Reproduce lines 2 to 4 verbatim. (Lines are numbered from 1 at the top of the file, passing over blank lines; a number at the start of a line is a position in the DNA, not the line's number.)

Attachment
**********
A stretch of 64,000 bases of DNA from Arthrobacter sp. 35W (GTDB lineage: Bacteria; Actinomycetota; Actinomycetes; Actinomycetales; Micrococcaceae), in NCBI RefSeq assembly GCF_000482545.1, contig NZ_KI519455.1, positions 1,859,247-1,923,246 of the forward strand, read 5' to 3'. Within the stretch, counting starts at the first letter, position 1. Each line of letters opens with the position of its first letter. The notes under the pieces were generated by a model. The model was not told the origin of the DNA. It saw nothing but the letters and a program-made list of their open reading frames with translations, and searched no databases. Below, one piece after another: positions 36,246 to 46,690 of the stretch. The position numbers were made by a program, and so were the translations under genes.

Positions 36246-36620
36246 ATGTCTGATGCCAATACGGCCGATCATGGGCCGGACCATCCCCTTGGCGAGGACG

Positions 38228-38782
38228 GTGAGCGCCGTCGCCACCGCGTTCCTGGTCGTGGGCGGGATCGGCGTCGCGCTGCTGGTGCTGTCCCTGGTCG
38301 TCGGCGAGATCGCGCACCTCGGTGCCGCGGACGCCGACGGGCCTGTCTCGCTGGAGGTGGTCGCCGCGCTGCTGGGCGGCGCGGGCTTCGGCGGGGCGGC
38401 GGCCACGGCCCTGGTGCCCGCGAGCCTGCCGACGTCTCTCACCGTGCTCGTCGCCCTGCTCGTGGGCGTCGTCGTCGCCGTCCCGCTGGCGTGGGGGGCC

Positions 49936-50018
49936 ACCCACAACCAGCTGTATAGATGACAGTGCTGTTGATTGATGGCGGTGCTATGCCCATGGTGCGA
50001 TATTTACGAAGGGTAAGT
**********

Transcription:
Positions 36246-36620
36246 ATGTCTGATGCCAATACGGCCGATCATGGGCCGGACCATCCCCTTGGCGAGGACG

Positions 38228-38782